Great Gatsby Analysis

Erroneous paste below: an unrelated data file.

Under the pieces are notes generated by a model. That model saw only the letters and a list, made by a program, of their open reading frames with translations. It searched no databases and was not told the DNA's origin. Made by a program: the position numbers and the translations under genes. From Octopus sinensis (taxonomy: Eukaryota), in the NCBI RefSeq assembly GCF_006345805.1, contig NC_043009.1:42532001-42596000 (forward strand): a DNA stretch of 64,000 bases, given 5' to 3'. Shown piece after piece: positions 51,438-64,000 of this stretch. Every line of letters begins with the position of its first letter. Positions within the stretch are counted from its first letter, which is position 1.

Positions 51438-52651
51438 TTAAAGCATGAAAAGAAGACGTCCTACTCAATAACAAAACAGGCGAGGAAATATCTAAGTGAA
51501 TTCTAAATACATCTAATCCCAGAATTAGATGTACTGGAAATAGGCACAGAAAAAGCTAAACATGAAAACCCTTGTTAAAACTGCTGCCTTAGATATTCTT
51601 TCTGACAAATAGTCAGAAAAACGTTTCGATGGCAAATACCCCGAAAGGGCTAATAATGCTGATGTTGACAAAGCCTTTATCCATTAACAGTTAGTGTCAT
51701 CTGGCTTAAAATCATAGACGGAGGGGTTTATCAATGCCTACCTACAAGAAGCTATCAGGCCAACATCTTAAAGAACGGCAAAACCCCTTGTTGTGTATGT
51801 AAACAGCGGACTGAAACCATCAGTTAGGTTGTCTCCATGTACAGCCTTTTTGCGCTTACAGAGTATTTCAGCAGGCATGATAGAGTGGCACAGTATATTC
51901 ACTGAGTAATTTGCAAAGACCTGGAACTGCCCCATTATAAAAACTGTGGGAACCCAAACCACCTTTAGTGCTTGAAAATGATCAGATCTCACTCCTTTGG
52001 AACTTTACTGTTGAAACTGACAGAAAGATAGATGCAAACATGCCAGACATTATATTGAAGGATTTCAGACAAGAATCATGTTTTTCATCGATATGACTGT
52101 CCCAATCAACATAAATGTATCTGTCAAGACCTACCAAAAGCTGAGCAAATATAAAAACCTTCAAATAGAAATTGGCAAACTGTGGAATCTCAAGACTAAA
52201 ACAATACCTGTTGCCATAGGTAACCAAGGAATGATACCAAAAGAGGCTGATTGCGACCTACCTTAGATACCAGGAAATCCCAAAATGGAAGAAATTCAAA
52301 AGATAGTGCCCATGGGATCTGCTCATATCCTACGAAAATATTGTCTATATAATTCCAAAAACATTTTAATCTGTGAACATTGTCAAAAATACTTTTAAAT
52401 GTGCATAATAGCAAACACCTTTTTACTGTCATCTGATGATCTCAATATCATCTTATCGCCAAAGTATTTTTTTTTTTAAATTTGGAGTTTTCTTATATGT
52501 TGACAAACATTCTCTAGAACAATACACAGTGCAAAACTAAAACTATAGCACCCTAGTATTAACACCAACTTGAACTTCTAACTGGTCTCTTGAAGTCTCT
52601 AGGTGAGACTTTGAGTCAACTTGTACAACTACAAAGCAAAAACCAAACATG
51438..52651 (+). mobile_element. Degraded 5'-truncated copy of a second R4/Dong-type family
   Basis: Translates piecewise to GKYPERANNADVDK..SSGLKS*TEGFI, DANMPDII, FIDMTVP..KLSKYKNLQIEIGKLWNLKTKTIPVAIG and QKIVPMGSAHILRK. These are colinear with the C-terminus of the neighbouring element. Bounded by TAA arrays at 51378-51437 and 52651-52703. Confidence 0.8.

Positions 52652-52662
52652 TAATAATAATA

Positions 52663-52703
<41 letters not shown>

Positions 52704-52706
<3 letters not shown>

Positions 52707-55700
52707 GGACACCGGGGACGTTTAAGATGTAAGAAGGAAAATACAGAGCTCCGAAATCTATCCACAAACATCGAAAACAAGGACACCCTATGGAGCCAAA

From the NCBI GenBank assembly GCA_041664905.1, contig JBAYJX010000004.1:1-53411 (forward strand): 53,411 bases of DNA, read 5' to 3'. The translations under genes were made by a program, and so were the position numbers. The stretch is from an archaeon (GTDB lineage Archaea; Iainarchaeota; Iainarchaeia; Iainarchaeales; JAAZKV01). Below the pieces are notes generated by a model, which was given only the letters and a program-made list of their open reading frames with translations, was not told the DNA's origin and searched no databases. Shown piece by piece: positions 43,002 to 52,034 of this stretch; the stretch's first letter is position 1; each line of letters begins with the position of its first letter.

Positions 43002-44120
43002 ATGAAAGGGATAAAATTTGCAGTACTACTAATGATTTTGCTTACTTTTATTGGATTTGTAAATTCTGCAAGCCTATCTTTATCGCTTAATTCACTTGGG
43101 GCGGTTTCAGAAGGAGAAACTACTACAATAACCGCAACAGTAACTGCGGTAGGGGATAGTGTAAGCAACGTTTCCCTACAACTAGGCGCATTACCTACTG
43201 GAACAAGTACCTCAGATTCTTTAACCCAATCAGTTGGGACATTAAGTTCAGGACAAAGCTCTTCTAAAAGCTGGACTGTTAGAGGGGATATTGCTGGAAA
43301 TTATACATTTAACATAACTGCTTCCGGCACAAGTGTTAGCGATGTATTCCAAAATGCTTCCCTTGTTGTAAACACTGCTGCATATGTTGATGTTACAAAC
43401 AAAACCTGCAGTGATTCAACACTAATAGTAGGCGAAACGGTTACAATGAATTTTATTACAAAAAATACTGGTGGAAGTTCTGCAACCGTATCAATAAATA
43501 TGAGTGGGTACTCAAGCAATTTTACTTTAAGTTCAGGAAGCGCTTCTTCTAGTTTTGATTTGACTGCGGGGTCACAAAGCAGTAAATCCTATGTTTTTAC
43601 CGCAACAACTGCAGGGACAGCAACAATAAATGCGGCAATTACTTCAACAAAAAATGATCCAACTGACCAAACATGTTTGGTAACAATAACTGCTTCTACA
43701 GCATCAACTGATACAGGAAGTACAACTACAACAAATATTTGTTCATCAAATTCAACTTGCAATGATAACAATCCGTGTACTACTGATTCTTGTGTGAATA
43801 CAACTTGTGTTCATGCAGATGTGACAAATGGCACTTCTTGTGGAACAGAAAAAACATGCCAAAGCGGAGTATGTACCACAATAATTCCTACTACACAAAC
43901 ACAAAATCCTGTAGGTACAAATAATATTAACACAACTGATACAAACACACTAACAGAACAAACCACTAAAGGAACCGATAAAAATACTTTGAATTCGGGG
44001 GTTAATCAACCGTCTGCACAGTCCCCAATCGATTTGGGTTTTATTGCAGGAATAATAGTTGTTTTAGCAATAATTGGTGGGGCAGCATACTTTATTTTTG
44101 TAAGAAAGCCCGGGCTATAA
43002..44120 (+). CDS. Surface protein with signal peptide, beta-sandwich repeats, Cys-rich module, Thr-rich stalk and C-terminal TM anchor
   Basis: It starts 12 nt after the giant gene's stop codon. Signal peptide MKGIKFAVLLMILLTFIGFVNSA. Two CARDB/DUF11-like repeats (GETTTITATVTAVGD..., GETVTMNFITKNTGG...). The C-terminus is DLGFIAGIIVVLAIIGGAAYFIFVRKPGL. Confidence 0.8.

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Outline Introduction Authors Style: Complex. Used imagery, reflection, point of view, symbolism, and satire Influences: Aspiration, literature, Princeton, Zelda Sayre Fitzgerald, and alcohol Thesis: One of the themes of “The Great Gatsby” however compares the influence of money and dreams. Body Influence of money and dreams Letting Wealth make life decisions Daisy Presented Gatsby’s murder that causes daisy to run back to the money Using wealth to fix problems Affairs come to light Violent behavior Conclusion Considered to be a literary classic Publication date April, 1925 Received mixed reviews and sold poorly; in its first year The book only sold 20,000 copies Greatest works of American literature and of all-time. * * * Influence of Wealth and Dreams Scott Fitzgerald’s novel, The Great Gatsby, is not only considered to be a literary classic and a contender for the title, but is also one of the most penetrating descriptions of American life in the 1920s. Scott Fitzgerald had a unique style of writing to which Hollywood directors took notice by making The Great Gatsby the basis for quite a few movies. Most of his literature was complex in nature; Fitzgerald used imagery, reflection, first-person point of view, symbolism, and satire to make his novels more interesting to the reader. Scott Fitzgerald attended the Newman School which was a Catholic prep school in New York; while there he met his mentor. From there, he gained little interest in literature. Fitzgerald’s major inspirations were: his writings; his beloved college, Princeton; his wonderful wife Zelda; and his love for alcohol. When Scott went to Princeton University, he became fascinated with theatre and began writing scripts for the Princeton Triangle Club’s musicals. One of the themes of The Great Gatsby compares the influence of money to that of the American
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